Russian police have raided an office of opposition leader Alexei Navalny after he called for mass protests against "thieves, bigots and perverts in power". The charismatic politician, who is a fierce critic of President Vladimir Putin, had earlier called for rallies across the country to boycott the upcoming presidential election in March.

The 41-year-old anti-corruption crusader has been a target of multiple crackdowns in the past by the Putin administration for anti-government acts. Hundreds of demonstrators began to gather in many Russian cities on Sunday, 28 January, in support of Navalny, who said the presidential poll on 18 March will be nothing more than "pseudo-elections".

"Your life is at stake," Navalny told his supporters in a video message released on Sunday. "How many more years do you want to live with these thieves, bigots and perverts in power? We've already endured this for 18 years."

He said the upcoming presidential election will only serve as a "reappointment" of Putin, who has been in power either as a prime minister or president for the most part since 1999. The March election would allow Putin to continue as president until 2024 if he wins, a likely outcome widely predicted.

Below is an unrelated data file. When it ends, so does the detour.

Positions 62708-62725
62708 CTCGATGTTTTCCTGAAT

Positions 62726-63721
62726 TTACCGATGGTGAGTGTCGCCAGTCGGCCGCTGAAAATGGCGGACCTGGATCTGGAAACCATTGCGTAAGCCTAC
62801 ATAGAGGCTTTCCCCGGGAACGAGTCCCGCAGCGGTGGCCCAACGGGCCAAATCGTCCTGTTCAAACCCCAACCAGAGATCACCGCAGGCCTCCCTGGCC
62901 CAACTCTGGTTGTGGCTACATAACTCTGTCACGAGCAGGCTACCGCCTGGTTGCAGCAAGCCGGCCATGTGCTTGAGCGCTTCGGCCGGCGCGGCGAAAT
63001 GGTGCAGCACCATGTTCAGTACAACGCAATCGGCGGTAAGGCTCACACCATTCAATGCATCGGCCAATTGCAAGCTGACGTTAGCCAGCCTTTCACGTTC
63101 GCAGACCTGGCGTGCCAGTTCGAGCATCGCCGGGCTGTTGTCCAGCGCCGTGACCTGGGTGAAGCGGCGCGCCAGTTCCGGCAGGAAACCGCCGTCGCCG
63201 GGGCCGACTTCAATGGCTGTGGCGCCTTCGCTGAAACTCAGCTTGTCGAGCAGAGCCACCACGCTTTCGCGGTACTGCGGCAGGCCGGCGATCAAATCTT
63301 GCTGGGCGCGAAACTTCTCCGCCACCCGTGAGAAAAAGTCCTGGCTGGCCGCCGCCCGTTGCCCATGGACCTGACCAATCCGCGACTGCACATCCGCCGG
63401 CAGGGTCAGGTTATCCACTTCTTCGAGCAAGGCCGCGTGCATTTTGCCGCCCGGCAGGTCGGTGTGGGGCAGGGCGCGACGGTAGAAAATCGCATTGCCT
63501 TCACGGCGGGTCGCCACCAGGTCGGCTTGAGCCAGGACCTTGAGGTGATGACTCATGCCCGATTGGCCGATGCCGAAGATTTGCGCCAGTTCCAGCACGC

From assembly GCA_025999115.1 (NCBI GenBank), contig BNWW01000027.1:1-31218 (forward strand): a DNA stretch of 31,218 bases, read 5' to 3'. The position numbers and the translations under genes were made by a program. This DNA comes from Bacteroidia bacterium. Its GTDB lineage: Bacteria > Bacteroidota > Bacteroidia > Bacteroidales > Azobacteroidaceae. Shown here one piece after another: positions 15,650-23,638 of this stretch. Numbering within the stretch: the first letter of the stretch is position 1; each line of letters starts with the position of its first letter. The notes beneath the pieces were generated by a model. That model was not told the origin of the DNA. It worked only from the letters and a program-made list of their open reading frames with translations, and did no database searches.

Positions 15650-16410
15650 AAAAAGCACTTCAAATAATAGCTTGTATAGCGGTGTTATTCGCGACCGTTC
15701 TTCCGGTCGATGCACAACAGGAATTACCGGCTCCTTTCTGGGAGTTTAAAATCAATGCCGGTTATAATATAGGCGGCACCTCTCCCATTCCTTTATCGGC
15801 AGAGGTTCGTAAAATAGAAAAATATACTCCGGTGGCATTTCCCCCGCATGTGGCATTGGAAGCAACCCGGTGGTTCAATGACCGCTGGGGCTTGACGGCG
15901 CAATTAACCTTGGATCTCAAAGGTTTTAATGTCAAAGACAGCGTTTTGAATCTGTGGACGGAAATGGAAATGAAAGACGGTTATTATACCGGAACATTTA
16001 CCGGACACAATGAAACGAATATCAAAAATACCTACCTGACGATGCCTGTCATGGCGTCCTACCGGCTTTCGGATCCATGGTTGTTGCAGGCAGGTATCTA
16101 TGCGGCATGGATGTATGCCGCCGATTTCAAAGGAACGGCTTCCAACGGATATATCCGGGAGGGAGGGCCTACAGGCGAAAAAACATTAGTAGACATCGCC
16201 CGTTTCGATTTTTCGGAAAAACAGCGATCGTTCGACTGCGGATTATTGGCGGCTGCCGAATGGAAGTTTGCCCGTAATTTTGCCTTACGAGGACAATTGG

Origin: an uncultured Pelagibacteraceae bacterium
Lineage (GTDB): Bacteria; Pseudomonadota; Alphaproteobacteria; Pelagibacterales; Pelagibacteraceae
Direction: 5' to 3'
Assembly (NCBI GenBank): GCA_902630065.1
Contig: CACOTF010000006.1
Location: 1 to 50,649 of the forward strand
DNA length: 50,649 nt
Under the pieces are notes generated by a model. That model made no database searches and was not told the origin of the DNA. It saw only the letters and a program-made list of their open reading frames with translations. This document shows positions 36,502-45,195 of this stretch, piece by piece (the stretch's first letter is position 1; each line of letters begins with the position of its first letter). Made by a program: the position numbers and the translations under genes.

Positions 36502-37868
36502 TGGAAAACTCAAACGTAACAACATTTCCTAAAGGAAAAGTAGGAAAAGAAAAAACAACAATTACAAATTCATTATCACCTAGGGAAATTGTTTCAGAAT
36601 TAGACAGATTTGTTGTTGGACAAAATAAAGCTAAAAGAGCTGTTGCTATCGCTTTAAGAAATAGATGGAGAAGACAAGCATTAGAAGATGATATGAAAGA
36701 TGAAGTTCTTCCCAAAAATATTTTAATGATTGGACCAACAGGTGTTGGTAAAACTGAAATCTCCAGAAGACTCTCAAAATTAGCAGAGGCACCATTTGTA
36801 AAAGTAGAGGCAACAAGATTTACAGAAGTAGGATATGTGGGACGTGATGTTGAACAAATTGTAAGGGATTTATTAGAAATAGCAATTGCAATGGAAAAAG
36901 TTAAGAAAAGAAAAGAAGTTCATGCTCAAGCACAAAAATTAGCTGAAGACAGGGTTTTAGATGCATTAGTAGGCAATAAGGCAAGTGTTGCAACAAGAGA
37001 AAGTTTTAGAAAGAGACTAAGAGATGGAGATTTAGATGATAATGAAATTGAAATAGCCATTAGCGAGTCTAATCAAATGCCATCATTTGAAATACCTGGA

Following Navalny's calls, police raided his office questioned many of his supporters. A spokeswoman for the opposition said authorities were looking to shut down a television studio operated by them. Police had also claimed there was a bomb threat for their forced entry into Navalny's Anti-corruption Foundation's building in Moscow.

When Navalny had called for nationwide protests in March and J une 2017, similar raids were conducted against his offices thwarting all the demonstrations.

Navalny has been barred from contesting the presidential election after he was suspended by Russia's central election commission. Though he has been sentenced for fraud, his supporters have called these actions as a political vendetta.

"We knew this could happen, and so we have a straight-forward clear plan," said Navalny earlier. We announce a boycott of the election. The process in which we are called to participate is not a real election. It will feature only Putin and the candidates which he has personally selected."

Alexei Navalny
Russian opposition leader Alexei Navalny and his wife Yulia attend a meeting to uphold his bid for presidential candidate, in Moscow, Russia in this file photo Reuters